COTTON v. NATIONSBANK, N.A. et al. (Two Cases).
In consolidated appeals concerning the enforcement of an allegedly fraudulent deed to secure debt, Thomas E. Cotton, pro se, appeals the trial court's grant of summary judgment to defendant NationsBank, N.A. and its subsequent denial of his motion to vacate that grant of summary judgment.1 Because Cotton's claims that NationsBank defrauded him are barred by the four-year statute of limitation under OCGA § 9-3-31, we affirm.
Summary judgment is proper when there is no genuine issue of material fact and the movant is entitled to judgment as a matter of law. OCGA § 9-11-56(c). A de novo standard of review applies to an appeal from a grant of summary judgment, and we view the evidence, and all reasonable conclusions and inferences drawn from it, in the light most favorable to the nonmovant.
Matjoulis v. Integon Gen. Ins. Corp.2
The evidence, so viewed, shows that on October 7, 1986, Cotton signed a blank security deed and delivered it to Bank South, NationsBank's predecessor in interest. Cotton claimed that the deed was fraudulently altered to list him as the grantor and Bank South as the grantee and recorded without his consent on December 10, 1986.
On April 26, 1996, Cotton filed a civil action against NationsBank (formerly Bank South) in Gwinnett County seeking the cancellation of the security deed based on fraud. Cotton voluntarily dismissed that complaint on January 15, 1998. On July 14, 1998, Cotton refiled the Gwinnett County action, stating that he dismissed the first case due to “ill health.”
NationsBank moved for summary judgment based on res judicata and the running of the statute of limitation. The trial court granted the motion on both grounds. Cotton filed a motion to vacate, which the trial court denied.
Case No. A01A0200
1. We agree with the trial court that the instant action was barred by the statute of limitation and affirm on that ground. The statute of limitation on fraud cases such as this is four years. See OCGA § 9-3-31. However, “the period of limitation shall run only from the time of the plaintiff's discovery of the fraud.” OCGA § 9-3-96.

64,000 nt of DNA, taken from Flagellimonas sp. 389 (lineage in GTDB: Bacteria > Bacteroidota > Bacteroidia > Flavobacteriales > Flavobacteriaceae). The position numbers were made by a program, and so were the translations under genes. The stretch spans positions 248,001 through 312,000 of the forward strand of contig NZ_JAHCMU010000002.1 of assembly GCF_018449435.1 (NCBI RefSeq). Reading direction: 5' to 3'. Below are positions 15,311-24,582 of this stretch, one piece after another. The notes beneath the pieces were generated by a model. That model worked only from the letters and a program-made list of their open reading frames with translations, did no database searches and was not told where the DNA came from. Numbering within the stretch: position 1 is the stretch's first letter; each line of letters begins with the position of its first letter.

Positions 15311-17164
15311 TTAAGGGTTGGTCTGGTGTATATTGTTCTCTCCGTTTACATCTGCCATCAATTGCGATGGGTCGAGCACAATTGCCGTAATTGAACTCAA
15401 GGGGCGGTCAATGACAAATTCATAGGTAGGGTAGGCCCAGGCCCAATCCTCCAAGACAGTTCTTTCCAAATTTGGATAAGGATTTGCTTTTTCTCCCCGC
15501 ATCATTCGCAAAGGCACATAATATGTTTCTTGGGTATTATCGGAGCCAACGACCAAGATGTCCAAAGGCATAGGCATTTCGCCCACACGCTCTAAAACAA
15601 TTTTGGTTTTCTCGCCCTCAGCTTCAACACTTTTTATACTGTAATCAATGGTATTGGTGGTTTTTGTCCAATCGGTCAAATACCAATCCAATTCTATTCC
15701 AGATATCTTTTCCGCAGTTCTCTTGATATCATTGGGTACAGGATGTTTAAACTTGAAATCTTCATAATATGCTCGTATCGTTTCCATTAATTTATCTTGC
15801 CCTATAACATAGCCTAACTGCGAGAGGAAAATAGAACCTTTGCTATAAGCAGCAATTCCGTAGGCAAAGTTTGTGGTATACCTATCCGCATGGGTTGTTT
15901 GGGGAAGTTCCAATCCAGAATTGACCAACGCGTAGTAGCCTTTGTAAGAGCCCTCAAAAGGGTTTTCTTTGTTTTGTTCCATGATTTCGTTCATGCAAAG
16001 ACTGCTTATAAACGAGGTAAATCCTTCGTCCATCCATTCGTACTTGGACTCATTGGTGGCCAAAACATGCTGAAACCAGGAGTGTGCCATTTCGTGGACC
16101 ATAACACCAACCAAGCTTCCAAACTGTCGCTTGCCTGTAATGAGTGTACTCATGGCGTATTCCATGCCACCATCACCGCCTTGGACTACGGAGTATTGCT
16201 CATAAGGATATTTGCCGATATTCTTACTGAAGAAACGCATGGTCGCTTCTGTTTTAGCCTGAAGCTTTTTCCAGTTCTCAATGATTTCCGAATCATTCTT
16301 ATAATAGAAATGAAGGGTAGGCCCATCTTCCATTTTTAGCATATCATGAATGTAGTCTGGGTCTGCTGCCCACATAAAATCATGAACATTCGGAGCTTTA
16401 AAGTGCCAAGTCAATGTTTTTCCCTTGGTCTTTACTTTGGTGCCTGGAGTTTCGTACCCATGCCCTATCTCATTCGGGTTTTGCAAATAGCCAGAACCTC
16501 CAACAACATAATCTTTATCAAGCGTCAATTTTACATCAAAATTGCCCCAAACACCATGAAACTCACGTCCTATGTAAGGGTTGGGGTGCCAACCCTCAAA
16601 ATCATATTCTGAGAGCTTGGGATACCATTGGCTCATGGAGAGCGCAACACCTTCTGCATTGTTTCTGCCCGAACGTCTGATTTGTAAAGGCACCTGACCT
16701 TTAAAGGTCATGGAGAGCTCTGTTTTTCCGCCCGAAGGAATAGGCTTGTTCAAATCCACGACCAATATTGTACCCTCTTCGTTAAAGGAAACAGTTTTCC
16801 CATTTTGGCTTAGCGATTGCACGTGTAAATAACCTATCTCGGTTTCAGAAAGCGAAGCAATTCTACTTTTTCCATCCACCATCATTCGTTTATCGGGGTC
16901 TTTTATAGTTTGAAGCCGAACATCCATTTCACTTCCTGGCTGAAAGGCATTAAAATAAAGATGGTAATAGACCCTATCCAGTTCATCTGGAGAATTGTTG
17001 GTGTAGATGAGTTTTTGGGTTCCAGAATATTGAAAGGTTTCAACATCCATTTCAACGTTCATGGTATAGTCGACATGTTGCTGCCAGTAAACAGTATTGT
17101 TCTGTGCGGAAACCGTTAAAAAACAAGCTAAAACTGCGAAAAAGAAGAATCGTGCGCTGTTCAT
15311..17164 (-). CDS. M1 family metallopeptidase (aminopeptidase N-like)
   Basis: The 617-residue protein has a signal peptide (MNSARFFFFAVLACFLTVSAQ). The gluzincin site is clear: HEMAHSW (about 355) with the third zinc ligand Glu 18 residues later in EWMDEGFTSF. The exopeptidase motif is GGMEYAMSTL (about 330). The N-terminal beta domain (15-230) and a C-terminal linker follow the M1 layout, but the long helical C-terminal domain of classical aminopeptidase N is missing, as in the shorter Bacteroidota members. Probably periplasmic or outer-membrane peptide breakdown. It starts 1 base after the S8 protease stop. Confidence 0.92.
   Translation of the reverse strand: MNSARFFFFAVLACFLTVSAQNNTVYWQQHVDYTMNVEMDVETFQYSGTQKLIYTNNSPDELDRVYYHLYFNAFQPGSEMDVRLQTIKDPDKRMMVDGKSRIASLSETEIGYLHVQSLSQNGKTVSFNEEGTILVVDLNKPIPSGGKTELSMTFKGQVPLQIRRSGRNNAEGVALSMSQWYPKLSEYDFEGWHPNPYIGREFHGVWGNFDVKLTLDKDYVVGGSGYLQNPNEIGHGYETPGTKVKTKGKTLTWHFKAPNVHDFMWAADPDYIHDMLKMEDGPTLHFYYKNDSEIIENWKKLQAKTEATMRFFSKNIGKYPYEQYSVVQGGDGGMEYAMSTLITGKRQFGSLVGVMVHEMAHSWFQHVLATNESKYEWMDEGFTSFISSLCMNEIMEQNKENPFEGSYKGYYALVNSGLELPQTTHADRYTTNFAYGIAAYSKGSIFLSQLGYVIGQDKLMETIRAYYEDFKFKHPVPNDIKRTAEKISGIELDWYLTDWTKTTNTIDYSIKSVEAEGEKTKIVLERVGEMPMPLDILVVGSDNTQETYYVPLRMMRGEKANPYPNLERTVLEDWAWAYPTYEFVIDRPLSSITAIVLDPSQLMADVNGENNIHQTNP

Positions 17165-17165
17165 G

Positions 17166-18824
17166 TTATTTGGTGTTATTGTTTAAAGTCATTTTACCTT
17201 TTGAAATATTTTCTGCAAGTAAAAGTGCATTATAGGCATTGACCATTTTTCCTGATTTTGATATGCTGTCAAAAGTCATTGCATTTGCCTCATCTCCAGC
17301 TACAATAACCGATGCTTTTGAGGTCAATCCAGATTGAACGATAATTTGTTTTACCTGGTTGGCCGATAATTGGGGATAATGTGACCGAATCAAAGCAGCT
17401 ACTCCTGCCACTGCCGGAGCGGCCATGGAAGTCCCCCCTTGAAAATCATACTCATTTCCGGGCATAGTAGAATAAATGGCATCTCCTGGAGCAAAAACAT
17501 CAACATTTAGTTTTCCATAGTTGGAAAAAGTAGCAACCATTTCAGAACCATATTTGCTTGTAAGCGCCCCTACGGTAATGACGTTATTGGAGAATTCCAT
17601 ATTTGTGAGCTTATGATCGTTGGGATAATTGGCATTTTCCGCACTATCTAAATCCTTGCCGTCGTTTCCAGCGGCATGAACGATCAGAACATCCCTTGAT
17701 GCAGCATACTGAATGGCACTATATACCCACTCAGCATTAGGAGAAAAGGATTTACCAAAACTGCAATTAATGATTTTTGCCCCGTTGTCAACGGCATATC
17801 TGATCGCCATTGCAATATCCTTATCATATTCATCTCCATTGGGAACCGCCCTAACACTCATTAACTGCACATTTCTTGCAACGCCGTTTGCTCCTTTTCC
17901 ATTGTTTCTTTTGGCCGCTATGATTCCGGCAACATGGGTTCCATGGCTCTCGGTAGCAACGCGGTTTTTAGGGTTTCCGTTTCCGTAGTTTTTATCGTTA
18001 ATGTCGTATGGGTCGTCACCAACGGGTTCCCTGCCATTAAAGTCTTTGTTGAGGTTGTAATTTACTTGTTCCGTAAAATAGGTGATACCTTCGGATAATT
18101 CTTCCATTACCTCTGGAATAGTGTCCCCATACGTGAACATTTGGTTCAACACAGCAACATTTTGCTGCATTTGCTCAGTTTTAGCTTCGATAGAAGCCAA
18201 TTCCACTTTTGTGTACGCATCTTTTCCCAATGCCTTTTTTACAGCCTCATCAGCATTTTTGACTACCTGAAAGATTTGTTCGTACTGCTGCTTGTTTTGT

Cotton signed an affidavit on April 25, 1990, in which he stated that Bank South, without authorization, listed itself as the grantee of the security deed and recorded it without his permission. Thus, Cotton discovered the fraud no later than April 25, 1990, and had until April 24, 1994, to file a complaint. Cotton filed his complaint in this case on July 14, 1998, well after the statute of limitation had run.
The renewal statute does not change the result. That statute provides:
When any case has been commenced in either a state or federal court within the applicable statute of limitations and the plaintiff discontinues or dismisses the same, it may be recommenced in a court of this state ․ within the original applicable period of limitations or within six months after the discontinuance or dismissal, whichever is later.
OCGA § 9-2-61(a). Cotton filed the complaint that he later dismissed on April 26, 1996, which was not within the applicable statute of limitation.
Case No. A01A0201
2. Cotton appeals the trial court's denial of his motion to vacate its grant of summary judgment to NationsBank. Because the statute of limitation had run for the reasons set forth in Division 1, we affirm.
1. As an initial matter, we note that Cotton's brief does not contain any arguments in support of his enumerations, but refers us to the arguments he made before the trial court. Our Rule 27(c)(2) states that “[a]ny enumeration of error which is not supported in the brief by citation of authority or argument shall be deemed abandoned.” However, we choose to exercise our discretion and review the trial court's ruling.
2. Matjoulis v. Integon Gen. Ins. Corp., 226 Ga.App. 459(1), 486 S.E.2d 684 (1997).
BLACKBURN, Chief Judge.
POPE, P.J., and MIKELL, J., concur.